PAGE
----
You can tell I’m lost for inspiration for a blog post title when the best I can come up with is “something else” … but then again I
never rarely plan what I am going to write when blogging. I genuinely do just sit here and type whatever comes to mind. Of course, I have a rough idea and often a post has been bouncing around my head for days or weeks (there are some crackers in there at the minute fighting to get out … one of which is about the idea that EVERYBODY should do A level maths! and the other is about the Ofqual report that came out yesterday and what flipping PHD students think was the easiest question … it wasn’t!! no seriously it wasn’t!!) So when it comes to the “actual” writing of these posts I do sometimes get a little lost for words and struggle to get over what I want to say and at these times I resemble Tom Hanks in “you’ve got mail” when he’s composing emails and end up pulling all sorts of faces and making hand gestures as I search for a word or phrase that fits with what I want to convey.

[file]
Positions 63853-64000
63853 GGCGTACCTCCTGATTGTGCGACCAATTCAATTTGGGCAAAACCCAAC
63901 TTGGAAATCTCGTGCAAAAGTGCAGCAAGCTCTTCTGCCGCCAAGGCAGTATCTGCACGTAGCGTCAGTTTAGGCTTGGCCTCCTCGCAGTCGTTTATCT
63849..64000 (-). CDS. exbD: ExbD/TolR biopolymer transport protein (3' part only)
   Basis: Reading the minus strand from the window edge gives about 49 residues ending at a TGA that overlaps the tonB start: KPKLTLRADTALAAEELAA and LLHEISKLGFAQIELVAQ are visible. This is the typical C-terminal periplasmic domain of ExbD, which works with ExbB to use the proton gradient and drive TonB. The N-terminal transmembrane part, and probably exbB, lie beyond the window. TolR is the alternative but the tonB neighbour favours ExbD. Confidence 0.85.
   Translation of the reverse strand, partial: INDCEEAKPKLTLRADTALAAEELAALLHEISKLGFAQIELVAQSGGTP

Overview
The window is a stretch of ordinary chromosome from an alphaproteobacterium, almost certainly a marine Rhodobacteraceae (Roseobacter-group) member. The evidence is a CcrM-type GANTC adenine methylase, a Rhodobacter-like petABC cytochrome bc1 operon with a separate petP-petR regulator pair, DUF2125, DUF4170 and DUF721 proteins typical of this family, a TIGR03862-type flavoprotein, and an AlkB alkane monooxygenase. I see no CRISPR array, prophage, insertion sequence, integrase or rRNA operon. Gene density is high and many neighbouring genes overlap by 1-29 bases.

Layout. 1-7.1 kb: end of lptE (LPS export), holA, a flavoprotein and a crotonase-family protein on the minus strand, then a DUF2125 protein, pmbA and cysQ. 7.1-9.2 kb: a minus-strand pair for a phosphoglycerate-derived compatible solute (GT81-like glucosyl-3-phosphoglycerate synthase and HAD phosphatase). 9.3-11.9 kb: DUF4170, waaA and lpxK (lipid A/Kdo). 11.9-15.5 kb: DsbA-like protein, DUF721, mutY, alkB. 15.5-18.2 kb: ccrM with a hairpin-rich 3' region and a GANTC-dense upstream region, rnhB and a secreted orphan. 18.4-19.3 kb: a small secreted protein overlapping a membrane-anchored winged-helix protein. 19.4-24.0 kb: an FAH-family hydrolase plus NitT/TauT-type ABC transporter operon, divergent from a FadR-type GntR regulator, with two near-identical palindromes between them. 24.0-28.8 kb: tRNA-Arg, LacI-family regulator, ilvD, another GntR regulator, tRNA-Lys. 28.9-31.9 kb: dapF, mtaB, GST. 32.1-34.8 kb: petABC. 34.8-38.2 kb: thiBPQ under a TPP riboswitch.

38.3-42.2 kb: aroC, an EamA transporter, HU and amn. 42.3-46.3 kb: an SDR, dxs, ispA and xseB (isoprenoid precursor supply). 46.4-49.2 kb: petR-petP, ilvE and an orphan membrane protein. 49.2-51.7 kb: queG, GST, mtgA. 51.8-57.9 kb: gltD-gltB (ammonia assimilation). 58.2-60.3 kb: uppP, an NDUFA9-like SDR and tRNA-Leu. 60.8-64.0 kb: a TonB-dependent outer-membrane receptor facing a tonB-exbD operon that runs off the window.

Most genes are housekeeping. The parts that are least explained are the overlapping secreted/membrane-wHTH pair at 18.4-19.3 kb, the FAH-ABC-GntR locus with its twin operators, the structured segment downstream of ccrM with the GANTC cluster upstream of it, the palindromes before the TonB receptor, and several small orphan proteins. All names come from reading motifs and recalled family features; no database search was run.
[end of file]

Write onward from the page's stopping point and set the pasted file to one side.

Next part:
Anyway, I digress (I do that a lot!).
One of the positives that has come out of this new GCSE malarkey is that the support we are getting from the exam boards has become one of the differentiators when it comes to choosing which board to use and some of the stuff that is coming from them is cracking! Back in September Graham (and/or Mark … or maybe “more” Mark than Graham … how knows?) from the Edexcel team (but credit should go to Jo Deko for the actual booklets!!) emailed out a link to the third booklet of problem solving questions (I missed the second set but have caught up now!) and when they did it got me thinking about how good they (and the awesome problem solving booklet from AQA!) would be to use during tutor time (which may be non specialists) or for snatched sessions with students so I’ve put together the first 4 questions from Edexcels first problem solving booklets (Higher and Foundation) and also AQA’s booklet onto a PowerPoint and also included some “worked” solutions. I’ve put the actual questions at the end of the presentation so that they can be printed off 1 page/double-sided, given to the students to work on and then the solutions (it should be emphasised that there are other methods in most cases) and markschemes where applicable can be shown to the students. The intention is that each week I produce the next 4 questions in the booklets and share here for others to use – To be honest I don’t care where these questions come from I just want to expose students to as many different types of questions as possible … I have of course given credit on the slides as to where the original questions come from so I hope they don’t mind me doing this (You’ll know if some of them mysteriously disappear!)
As always … the below PPTs may or may not be useful.